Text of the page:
Registryprogramming interface • The registry programming interface holds a list of functions that can be divided into: • Key management (browse, add, remove keys) and includes: • RegOpenKeyEx : opens a key and gives you a handle to it. • RegEnumKeyEX : provides an enumerator over a key content. • CreateKeyEX : creates a new key. • RegDeleteKey : deletes a key. • Value management (add, remove, edit values of keys): • RegEnumValue : Enumerates the values for the specified open registry key. • RegSetValueEx : Sets the data for the default or unnamed value of a specified registry key. • RegQueryValueEX : Retrieves the type and data for the specified value name associated with an open registry key. • NOTE: these are the basic and most used functions, you can find the whole interface functions on http://msdn.microsoft.com.
RegOpenKeyEx • LONG RegOpenKeyEx( HKEY hKey, LPCTSTR lpSubKey, DWORD ulOptions, REGSAM samDesired, PHKEY phkResult). • hKey: this is a handle to an open registry key. This handle is returned by the RegCreateKeyEx or RegOpenKeyEx function, or it can be one of the predefined keys. • lpSubKey The name of the registry sub key to be opened. Key names are not case sensitive. If this parameter is NULL or a pointer to an empty string, the function will open a new handle to the key identified by the hKey parameter. • ulOptions: This parameter is reserved and must be zero. • samDesired: this is a mask that specifies the desired access rights to the key. The function fails if the security descriptor of the key does not permit the requested access for the calling process. • phkResult :this is a pointer to a variable that receives a handle to the opened key. If the key is not one of the predefined registry keys, call the RegCloseKey function after you have finished using the handle.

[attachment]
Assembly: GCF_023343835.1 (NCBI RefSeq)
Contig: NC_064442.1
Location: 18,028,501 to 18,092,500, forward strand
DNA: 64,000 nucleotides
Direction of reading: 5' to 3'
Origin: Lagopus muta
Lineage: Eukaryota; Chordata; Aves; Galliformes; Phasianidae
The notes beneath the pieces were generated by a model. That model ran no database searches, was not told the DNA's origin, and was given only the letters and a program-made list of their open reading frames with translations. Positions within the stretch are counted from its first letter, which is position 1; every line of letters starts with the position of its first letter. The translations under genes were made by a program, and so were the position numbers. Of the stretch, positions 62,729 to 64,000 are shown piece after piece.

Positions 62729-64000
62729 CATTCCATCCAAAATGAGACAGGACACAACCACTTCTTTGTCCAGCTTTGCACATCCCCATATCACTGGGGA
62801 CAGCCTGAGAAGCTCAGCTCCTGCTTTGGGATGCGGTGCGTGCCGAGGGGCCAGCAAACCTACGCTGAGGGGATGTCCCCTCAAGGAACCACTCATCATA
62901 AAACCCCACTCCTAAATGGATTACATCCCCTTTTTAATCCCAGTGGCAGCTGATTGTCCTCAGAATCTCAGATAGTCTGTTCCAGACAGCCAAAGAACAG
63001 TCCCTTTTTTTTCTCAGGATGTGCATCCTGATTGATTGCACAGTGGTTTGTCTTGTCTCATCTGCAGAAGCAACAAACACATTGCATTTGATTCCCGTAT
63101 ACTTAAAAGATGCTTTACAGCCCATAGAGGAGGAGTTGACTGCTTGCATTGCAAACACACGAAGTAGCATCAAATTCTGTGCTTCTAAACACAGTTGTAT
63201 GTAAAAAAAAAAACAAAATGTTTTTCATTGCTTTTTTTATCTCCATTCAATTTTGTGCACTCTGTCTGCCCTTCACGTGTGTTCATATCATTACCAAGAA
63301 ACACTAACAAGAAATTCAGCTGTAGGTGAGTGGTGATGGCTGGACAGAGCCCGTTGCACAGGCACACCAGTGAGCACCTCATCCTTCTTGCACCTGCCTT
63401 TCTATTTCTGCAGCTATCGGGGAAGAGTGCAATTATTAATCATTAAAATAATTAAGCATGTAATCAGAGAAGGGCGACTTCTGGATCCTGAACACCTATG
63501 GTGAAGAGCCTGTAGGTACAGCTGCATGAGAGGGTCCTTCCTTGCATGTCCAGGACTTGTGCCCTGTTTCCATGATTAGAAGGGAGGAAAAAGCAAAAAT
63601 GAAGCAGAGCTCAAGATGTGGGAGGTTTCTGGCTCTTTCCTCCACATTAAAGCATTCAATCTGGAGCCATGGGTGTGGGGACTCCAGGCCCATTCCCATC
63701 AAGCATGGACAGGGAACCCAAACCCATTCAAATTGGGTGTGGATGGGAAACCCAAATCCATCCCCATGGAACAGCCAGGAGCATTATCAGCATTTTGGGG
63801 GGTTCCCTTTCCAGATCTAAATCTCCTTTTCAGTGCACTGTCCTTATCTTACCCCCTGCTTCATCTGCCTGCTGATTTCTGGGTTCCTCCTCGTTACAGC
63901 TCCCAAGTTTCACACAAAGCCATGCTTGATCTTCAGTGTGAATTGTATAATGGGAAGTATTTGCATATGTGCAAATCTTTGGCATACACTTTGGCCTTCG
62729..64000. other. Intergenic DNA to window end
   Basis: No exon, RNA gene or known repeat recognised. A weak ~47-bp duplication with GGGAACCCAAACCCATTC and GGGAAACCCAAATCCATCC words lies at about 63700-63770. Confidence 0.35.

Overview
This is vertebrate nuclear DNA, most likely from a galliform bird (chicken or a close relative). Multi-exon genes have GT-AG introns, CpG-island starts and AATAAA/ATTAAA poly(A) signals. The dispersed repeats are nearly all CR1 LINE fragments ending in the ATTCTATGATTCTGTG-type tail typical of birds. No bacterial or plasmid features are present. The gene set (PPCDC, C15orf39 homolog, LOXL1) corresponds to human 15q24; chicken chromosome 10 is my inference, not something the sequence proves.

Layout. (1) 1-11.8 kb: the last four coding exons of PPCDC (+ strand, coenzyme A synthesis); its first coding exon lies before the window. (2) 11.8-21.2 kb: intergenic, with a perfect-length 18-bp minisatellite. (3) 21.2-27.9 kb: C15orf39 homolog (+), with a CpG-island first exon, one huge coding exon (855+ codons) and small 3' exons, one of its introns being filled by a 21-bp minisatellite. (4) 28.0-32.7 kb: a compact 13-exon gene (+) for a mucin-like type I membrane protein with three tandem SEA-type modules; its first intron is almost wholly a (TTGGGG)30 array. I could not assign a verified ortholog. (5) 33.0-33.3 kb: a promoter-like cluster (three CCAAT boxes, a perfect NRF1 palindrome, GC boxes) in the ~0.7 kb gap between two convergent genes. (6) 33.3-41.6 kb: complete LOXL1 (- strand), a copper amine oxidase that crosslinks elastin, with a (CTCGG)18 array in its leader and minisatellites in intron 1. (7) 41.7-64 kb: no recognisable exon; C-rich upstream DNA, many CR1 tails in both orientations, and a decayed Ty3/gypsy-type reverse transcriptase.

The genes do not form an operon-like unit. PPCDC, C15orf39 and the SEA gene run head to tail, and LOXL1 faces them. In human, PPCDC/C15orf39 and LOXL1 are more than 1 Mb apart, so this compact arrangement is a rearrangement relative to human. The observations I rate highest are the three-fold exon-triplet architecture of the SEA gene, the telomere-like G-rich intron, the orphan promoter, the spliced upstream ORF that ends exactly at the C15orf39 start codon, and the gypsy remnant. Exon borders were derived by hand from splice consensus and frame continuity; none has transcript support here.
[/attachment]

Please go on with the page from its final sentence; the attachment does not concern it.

RegEnumKeyEx • LONG RegEnumKeyEx(HKEY hKey, DWORD dwIndex, LPTSTR lpName, LPDWORD lpcName, LPDWORD lpReserved, LPTSTR lpClass, LPDWORD lpcClass, PFILETIME lpftLastWriteTime ); • HKEY hKey :A handle to an open registry key. • DWORD dwIndex: The index of the subkey to retrieve. This parameter should be zero for the first call to the RegEnumKeyEx function and then incremented for subsequent calls. Note :Because subkeys are not ordered, any new subkey will have an arbitrary index. This means that the function may return subkeys in any order. • LPTSTR lpName: A pointer to a buffer that receives the name of the subkey, including the terminating null character. The function copies only the name of the subkey, not the full key hierarchy, to the buffer. • LPDWORD lpcName: A pointer to a variable that specifies the size of the buffer specified by the lpName parameter, in TCHARs. This size should include the terminating null character. When the function returns, the variable pointed to by lpcName contains the number of characters stored in the buffer. The count returned does not include the terminating null character • LPDWORD lpReserved : This parameter is reserved and must be NULL. • LPTSTR lpClass: A pointer to a buffer that receives the null-terminated class string of the enumerated subkey. NOTE: This parameter can be NULL. • LPDWORD lpcClass: A pointer to a variable that specifies the size of the buffer specified by the lpClass parameter, in TCHARs. The size should include the terminating null character. When the function returns, lpcClass contains the number of characters stored in the buffer. The count returned does not include the terminating null character. This parameter can be NULL only if lpClass is NULL. • PFILETIME lpftLastWriteTim :A pointer to a variable that receives the time at which the enumerated subkey was last written. This parameter can be NULL